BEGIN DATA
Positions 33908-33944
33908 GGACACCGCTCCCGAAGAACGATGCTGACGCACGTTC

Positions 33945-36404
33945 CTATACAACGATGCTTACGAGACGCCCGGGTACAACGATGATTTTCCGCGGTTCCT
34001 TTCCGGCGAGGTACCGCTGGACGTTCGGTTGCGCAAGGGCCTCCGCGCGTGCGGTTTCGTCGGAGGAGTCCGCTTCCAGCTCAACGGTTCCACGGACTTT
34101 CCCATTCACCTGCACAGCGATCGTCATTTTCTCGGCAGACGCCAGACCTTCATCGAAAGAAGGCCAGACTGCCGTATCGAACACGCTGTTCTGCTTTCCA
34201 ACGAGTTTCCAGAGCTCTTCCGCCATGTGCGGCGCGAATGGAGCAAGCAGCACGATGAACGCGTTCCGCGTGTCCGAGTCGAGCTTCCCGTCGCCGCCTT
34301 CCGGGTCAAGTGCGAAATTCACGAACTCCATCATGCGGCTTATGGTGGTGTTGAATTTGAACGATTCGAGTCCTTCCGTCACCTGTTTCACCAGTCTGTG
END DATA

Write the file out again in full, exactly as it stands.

Positions 33908-33944
33908 GGACACCGCTCCCGAAGAACGATGCTGACGCACGTTC

Positions 33945-36404
33945 CTATACAACGATGCTTACGAGACGCCCGGGTACAACGATGATTTTCCGCGGTTCCT
34001 TTCCGGCGAGGTACCGCTGGACGTTCGGTTGCGCAAGGGCCTCCGCGCGTGCGGTTTCGTCGGAGGAGTCCGCTTCCAGCTCAACGGTTCCACGGACTTT
34101 CCCATTCACCTGCACAGCGATCGTCATTTTCTCGGCAGACGCCAGACCTTCATCGAAAGAAGGCCAGACTGCCGTATCGAACACGCTGTTCTGCTTTCCA
34201 ACGAGTTTCCAGAGCTCTTCCGCCATGTGCGGCGCGAATGGAGCAAGCAGCACGATGAACGCGTTCCGCGTGTCCGAGTCGAGCTTCCCGTCGCCGCCTT
34301 CCGGGTCAAGTGCGAAATTCACGAACTCCATCATGCGGCTTATGGTGGTGTTGAATTTGAACGATTCGAGTCCTTCCGTCACCTGTTTCACCAGTCTGTG